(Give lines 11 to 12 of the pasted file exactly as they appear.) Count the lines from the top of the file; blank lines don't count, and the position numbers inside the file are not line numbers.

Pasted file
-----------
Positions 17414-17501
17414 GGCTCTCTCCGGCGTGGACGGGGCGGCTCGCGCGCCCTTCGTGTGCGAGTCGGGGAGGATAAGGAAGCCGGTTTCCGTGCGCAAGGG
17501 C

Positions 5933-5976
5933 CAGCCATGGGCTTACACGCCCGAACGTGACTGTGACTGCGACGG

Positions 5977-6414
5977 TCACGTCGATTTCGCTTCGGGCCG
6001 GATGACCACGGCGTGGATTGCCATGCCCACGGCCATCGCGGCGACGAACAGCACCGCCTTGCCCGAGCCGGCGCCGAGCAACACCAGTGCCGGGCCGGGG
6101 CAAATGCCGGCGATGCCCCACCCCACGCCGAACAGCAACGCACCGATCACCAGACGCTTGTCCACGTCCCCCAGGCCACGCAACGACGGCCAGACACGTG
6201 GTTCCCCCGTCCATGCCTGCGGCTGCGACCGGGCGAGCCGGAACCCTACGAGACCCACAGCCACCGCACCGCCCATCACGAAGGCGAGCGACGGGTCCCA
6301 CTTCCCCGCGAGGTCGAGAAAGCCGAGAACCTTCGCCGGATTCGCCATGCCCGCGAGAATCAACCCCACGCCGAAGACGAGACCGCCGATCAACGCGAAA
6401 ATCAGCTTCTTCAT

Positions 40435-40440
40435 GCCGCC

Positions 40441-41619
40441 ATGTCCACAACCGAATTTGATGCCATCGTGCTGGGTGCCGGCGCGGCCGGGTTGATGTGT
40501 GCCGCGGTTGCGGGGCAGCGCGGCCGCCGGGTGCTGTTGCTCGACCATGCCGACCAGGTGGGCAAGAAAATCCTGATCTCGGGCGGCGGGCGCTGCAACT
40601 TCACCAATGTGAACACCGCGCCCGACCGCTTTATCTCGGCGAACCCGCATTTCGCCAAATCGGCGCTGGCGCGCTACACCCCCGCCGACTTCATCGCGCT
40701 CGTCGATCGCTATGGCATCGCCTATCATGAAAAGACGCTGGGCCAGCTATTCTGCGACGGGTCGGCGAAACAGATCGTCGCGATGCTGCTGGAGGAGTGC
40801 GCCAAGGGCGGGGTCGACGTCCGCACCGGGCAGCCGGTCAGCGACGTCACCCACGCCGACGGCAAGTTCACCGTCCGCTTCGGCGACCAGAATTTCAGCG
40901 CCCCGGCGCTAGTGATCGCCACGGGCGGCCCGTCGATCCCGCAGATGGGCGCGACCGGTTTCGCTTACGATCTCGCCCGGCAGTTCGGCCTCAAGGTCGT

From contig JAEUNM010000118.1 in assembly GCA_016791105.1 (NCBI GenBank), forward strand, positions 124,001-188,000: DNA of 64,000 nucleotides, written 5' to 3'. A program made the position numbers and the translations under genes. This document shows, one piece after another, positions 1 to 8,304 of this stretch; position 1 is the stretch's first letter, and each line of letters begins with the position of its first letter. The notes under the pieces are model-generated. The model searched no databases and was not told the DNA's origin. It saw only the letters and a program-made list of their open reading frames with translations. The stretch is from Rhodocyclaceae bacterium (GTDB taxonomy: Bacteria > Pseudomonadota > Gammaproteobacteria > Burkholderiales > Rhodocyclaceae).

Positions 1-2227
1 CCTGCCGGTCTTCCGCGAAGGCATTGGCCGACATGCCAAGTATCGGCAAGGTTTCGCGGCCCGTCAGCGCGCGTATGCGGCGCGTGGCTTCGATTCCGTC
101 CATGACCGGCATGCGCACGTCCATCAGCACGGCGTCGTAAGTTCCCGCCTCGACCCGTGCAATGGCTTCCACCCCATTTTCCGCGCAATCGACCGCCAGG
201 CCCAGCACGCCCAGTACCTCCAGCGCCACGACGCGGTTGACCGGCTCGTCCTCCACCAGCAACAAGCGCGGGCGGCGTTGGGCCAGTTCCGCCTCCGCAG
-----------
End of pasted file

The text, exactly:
6301 CTTCCCCGCGAGGTCGAGAAAGCCGAGAACCTTCGCCGGATTCGCCATGCCCGCGAGAATCAACCCCACGCCGAAGACGAGACCGCCGATCAACGCGAAA
6401 ATCAGCTTCTTCAT